Chapter 6 of the book Responsible innovation, A Narrative Approach is dedicated to fieldwork carried out in Manchester UK with a furniture restorer. This is a descriptive chapter, based on recorded conversations that took place in a workshop I used to work in myself. The question that the whole book tries to raise is about why certain people choose to work in particular ways, while others do it differently. This is fundamental for the question of responsibility.
The Restorer’s Narrative
The use of the word ‘narrative’ in the book title relates to how people narrate their working practices and how they make their decisions and choices, this chapter presenting the first of two extended narratives. The second comes from a scientist, with my personal question asking how closely the narratives of a furniture restorer match that of a scientist, the first carrying out high quality restoration work and the second biotechnology experiments.
Both chapters contain photos, as one aspect that appears similar is the layout of the workspace and how this both reflects and enables particular forms of working practices. The restoration workshop is compared to other workshops in the area, and as I am a furniture restorer myself, I draw conclusions based upon the relationship between tidiness and quality (I have 17 years’ experience in the trade).
The chapter contains an explanation of tacit knowledge acquisition (as discussed in part 7 of this series) within a setting that I know well, before the question that forms the central pivot of the book as it is applied to working practices; what matters to people and why? Ideas such as ‘for the good of all parties involved’ come up, as does the concept of skilled vision from chapter 5.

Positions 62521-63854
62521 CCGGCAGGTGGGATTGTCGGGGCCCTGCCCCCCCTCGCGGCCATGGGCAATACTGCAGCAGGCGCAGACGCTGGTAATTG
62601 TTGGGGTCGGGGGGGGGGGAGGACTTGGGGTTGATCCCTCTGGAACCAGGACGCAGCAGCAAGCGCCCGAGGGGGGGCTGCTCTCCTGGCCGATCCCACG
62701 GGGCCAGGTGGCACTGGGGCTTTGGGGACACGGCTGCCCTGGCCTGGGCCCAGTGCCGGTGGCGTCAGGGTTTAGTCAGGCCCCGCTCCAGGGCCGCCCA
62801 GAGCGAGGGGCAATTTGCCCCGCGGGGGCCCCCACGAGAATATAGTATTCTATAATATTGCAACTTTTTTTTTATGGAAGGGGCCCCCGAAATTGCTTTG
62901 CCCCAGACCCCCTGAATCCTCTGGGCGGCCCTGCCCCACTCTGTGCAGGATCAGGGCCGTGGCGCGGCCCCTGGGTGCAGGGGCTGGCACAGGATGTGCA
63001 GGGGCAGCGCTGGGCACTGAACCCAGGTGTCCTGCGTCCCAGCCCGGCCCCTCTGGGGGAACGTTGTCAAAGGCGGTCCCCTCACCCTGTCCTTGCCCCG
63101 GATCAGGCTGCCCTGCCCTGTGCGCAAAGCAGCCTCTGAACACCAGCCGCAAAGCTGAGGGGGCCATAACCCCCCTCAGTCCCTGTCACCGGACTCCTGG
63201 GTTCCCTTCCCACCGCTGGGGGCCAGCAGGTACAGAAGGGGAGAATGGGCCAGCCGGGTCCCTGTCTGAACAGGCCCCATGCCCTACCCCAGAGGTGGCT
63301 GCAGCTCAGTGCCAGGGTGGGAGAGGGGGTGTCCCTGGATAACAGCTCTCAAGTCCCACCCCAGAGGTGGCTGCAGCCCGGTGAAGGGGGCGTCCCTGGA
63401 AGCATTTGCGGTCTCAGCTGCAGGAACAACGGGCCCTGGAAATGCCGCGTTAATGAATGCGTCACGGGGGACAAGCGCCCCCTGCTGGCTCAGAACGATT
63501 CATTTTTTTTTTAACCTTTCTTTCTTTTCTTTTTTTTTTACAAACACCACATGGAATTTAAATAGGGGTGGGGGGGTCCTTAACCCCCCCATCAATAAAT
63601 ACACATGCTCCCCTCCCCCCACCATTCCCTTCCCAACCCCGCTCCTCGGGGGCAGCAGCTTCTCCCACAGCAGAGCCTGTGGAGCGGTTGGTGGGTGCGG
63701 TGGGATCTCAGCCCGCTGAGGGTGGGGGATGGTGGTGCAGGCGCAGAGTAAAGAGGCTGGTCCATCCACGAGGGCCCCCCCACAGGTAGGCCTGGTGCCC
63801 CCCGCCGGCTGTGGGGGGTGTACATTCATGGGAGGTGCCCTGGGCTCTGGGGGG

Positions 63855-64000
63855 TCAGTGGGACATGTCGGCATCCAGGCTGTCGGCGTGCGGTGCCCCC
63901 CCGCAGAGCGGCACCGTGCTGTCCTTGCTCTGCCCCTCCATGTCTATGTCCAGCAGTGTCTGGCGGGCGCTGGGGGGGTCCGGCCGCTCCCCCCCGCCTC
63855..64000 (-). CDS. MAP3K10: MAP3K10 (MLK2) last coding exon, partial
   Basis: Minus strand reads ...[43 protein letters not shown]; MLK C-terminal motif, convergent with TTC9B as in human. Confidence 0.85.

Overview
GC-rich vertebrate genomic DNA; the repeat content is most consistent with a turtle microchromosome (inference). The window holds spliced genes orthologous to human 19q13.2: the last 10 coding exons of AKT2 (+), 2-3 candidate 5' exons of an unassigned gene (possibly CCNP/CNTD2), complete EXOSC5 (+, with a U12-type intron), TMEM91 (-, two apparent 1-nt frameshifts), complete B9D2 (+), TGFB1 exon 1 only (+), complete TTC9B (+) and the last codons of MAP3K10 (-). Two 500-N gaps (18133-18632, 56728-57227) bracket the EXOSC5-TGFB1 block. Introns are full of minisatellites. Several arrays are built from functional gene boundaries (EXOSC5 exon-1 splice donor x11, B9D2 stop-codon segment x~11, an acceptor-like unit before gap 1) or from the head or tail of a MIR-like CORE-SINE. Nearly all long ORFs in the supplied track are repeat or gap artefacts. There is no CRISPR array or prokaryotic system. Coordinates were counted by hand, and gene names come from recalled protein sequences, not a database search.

The skilled vision of the restorers allows them to share and talk about the workmanship and choices made during the restoration process using beauty as a measurement. A piece can only be beautiful if it has been done technically correctly, with flair and style, no corners cut, and with all of the decisions taken during the process in mind.
Only if the right questions were asked and the right decisions made, the work done well and the end product of high quality and fitting for the house that it will live in, can it be beautiful.
If any of the above is not right, it is not beautiful. Aesthetics as a measurement of correctness and quality, but also morality (no corners were cut, even though the customer will not and cannot know that).
The second half of this chapter consists of the transcription and analysis of several hours of recorded conversation between the furniture restorers and myself. They are discussions rather than interviews, wide-ranging and based upon shared understandings and shared knowledge. Topics covered include:
- The relationship between the community and a small business
- Aims, goals and company policy
- Work as an art form
- Investing unseen time
- Using the ‘correct’ methods (doing it right)
- The importance of style
- Customer relations
- The importance of being able to share your reasoning with others
- The importance of having learned the work through an apprenticeship (situated learning, tacit understandings and knowledge)
Although all of this might seem far from technology and innovation, it is not really. All of the above relates to decision-making at work, driven by values rather than rules. In cutting-edge scientific research and innovation settings we find similar situations occuring, in this case driven by the fact that the rules have not been made yet. The process is driven by the values of the researchers, they strive for a goal that is much bigger than just a result and within a framework that is constantly being constructed in the workplace.